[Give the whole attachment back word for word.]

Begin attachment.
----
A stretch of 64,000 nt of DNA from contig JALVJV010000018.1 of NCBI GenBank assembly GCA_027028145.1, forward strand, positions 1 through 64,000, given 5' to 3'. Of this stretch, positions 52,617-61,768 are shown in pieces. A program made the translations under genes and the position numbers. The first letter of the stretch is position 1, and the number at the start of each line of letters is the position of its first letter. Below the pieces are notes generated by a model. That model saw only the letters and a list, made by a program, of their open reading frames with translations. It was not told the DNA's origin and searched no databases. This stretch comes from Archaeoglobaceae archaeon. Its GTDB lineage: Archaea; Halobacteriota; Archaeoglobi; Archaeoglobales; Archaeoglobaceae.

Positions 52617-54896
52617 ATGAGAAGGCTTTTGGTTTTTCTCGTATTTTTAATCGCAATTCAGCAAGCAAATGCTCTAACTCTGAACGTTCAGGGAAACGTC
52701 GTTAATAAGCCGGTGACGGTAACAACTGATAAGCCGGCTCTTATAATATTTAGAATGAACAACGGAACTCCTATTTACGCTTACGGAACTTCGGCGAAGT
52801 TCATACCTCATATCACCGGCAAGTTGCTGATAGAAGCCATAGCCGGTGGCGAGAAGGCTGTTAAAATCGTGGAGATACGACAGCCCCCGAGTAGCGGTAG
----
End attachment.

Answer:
A stretch of 64,000 nt of DNA from contig JALVJV010000018.1 of NCBI GenBank assembly GCA_027028145.1, forward strand, positions 1 through 64,000, given 5' to 3'. Of this stretch, positions 52,617-61,768 are shown in pieces. A program made the translations under genes and the position numbers. The first letter of the stretch is position 1, and the number at the start of each line of letters is the position of its first letter. Below the pieces are notes generated by a model. That model saw only the letters and a list, made by a program, of their open reading frames with translations. It was not told the DNA's origin and searched no databases. This stretch comes from Archaeoglobaceae archaeon. Its GTDB lineage: Archaea; Halobacteriota; Archaeoglobi; Archaeoglobales; Archaeoglobaceae.

Positions 52617-54896
52617 ATGAGAAGGCTTTTGGTTTTTCTCGTATTTTTAATCGCAATTCAGCAAGCAAATGCTCTAACTCTGAACGTTCAGGGAAACGTC
52701 GTTAATAAGCCGGTGACGGTAACAACTGATAAGCCGGCTCTTATAATATTTAGAATGAACAACGGAACTCCTATTTACGCTTACGGAACTTCGGCGAAGT
52801 TCATACCTCATATCACCGGCAAGTTGCTGATAGAAGCCATAGCCGGTGGCGAGAAGGCTGTTAAAATCGTGGAGATACGACAGCCCCCGAGTAGCGGTAG